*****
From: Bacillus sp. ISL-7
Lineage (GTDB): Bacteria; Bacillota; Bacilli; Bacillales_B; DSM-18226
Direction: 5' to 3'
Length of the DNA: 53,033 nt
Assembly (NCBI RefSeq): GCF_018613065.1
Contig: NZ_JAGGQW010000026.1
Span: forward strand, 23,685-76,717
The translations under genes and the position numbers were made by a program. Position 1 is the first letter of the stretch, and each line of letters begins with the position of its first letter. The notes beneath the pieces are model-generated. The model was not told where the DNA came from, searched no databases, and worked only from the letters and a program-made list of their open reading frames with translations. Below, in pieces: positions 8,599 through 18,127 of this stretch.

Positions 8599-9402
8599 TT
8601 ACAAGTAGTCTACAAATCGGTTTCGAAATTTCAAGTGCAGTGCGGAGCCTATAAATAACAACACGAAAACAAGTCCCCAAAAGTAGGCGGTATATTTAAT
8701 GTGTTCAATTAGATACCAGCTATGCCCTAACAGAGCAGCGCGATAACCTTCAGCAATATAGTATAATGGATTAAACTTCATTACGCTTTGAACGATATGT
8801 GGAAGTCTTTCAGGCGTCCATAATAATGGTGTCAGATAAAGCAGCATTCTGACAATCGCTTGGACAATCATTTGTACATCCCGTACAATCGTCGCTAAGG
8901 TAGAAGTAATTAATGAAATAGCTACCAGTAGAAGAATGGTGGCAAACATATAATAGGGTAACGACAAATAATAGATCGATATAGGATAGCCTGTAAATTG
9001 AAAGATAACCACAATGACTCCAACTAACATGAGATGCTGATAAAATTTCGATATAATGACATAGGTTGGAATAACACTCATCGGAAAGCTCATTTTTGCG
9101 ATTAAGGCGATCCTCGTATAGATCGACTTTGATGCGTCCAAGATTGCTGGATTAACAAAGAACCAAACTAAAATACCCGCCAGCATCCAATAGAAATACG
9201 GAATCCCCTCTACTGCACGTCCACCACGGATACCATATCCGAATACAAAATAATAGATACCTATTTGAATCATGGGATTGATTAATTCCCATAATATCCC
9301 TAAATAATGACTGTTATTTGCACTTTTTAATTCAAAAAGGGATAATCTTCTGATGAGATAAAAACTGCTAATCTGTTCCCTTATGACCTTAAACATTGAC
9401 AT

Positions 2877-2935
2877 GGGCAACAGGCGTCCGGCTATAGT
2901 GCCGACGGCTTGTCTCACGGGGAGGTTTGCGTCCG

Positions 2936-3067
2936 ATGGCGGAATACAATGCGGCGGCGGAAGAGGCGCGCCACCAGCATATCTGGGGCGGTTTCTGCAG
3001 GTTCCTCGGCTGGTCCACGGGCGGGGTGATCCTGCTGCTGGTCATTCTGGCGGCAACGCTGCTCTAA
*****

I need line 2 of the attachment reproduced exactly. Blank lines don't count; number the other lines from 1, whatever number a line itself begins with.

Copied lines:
Lineage (GTDB): Bacteria; Bacillota; Bacilli; Bacillales_B; DSM-18226